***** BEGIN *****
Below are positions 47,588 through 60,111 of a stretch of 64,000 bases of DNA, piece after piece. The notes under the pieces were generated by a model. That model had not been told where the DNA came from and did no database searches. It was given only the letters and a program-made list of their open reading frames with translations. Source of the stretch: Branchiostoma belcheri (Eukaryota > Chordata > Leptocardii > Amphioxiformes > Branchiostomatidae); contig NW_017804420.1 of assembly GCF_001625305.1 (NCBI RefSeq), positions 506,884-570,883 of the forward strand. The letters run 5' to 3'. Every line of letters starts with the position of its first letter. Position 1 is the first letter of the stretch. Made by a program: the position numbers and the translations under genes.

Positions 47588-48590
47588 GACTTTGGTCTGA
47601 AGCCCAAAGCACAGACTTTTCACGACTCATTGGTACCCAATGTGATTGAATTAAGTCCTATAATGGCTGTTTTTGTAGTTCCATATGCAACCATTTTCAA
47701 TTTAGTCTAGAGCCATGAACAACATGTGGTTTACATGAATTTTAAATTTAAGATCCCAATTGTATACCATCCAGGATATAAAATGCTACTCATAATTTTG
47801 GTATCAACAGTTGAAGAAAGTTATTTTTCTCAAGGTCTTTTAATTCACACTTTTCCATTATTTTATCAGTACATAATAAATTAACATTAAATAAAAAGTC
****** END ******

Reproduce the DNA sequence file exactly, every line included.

Below are positions 47,588 through 60,111 of a stretch of 64,000 bases of DNA, piece after piece. The notes under the pieces were generated by a model. That model had not been told where the DNA came from and did no database searches. It was given only the letters and a program-made list of their open reading frames with translations. Source of the stretch: Branchiostoma belcheri (Eukaryota > Chordata > Leptocardii > Amphioxiformes > Branchiostomatidae); contig NW_017804420.1 of assembly GCF_001625305.1 (NCBI RefSeq), positions 506,884-570,883 of the forward strand. The letters run 5' to 3'. Every line of letters starts with the position of its first letter. Position 1 is the first letter of the stretch. Made by a program: the position numbers and the translations under genes.

Positions 47588-48590
47588 GACTTTGGTCTGA
47601 AGCCCAAAGCACAGACTTTTCACGACTCATTGGTACCCAATGTGATTGAATTAAGTCCTATAATGGCTGTTTTTGTAGTTCCATATGCAACCATTTTCAA
47701 TTTAGTCTAGAGCCATGAACAACATGTGGTTTACATGAATTTTAAATTTAAGATCCCAATTGTATACCATCCAGGATATAAAATGCTACTCATAATTTTG
47801 GTATCAACAGTTGAAGAAAGTTATTTTTCTCAAGGTCTTTTAATTCACACTTTTCCATTATTTTATCAGTACATAATAAATTAACATTAAATAAAAAGTC